Specifying Initial Design Review (IDR) and Final Design Review (FDR) Criteria
June 2006 • Technical Note
This 2006 report presents definitions of IDR and FDR, their context in the acquisition life cycle, a comparison of engineering emphasis during IDR and FDR, IDR and FDR pre- and post-conditions, and IDR and FDR criteria and how to apply it.
Software Engineering Institute
CMU/SEI Report Number
DOI (Digital Object Identifier):10.1184/R1/6584288.v1
Many Department of Defense (DoD) development programs, such as aircraft development programs, are typically complex and long-lived. Often, these programs are structured to demonstrate significant capability in the form of prototypes, which may be additionally intended to provide lingering operational capability. As such, technology development activities frequently include design reviews known as the Initial Design Review (IDR) and the Final Design Review (FDR) that are not present in most other systems acquisitions.
IDR and FDR content is not explicitly defined in regulations or policies; rather, it is defined by the program office. However, since IDR and FDR are the Technology Development phase's equivalent to Preliminary Design Review and Critical Design Review, this technical note proposes that they should have similar criteria, scaled for Technology Development work.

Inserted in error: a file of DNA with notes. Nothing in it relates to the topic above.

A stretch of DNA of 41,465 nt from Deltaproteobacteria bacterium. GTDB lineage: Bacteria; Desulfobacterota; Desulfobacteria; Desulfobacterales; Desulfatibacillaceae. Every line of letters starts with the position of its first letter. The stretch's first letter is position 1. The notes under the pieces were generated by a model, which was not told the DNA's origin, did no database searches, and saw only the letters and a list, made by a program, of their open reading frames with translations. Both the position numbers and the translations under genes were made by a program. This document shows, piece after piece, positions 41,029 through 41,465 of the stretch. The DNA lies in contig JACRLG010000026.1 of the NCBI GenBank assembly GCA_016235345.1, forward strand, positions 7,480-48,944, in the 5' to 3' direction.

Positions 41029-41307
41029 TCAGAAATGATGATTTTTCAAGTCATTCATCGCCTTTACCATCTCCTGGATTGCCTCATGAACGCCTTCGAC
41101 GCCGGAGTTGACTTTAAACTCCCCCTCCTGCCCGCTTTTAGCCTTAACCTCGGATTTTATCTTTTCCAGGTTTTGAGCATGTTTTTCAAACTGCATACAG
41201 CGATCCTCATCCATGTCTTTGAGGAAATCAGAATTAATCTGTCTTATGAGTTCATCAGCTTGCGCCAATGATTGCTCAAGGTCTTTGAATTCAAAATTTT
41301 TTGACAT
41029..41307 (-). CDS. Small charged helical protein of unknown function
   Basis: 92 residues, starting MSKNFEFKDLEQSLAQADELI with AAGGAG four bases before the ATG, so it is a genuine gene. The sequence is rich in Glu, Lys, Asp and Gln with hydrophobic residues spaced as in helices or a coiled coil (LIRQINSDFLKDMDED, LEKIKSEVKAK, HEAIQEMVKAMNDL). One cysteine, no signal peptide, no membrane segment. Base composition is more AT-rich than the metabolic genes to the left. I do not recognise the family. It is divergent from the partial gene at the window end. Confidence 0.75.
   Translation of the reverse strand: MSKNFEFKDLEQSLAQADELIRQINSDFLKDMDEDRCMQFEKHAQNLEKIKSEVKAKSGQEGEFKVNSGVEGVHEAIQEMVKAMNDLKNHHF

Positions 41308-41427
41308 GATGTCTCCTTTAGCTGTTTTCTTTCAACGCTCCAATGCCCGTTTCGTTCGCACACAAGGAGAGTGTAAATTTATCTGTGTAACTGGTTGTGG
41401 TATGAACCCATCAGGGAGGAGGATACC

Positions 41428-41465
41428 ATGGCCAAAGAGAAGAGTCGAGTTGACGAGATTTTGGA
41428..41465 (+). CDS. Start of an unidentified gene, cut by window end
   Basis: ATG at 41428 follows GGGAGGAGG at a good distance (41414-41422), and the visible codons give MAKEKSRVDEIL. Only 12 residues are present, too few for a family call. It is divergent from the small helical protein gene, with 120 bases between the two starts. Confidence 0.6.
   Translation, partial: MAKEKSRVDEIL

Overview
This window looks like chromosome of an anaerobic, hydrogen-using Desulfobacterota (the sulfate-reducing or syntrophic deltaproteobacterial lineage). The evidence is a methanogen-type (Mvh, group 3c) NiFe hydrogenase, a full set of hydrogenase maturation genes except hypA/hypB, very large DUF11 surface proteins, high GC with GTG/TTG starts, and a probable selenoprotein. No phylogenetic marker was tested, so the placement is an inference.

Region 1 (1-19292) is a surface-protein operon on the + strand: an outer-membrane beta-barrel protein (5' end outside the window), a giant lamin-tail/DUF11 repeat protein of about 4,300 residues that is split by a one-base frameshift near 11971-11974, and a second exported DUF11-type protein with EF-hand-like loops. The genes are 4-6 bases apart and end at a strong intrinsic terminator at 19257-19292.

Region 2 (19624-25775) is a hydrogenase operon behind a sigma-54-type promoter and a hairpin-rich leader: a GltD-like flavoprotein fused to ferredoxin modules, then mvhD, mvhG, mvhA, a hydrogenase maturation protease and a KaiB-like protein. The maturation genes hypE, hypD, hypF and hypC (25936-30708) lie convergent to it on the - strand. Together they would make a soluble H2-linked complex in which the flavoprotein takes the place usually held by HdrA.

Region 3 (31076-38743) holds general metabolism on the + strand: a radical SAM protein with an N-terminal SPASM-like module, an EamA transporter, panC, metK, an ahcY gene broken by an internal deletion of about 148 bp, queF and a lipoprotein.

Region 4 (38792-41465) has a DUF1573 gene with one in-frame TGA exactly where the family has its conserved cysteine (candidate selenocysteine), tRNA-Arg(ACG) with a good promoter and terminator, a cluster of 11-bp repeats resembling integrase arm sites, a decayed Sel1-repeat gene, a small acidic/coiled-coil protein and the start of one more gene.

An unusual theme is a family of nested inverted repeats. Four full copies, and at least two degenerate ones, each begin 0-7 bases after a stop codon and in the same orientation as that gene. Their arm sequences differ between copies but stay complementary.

This technical note presents definitions of IDR and FDR, their context in the acquisition life cycle, a comparison of engineering emphasis during IDR and FDR, IDR and FDR pre- and post-conditions, and IDR and FDR criteria and how to apply it. The audiences for this technical note are managers and developers of medium to large DoD systems that employ technology that is not mature enough to transition directly to systems development.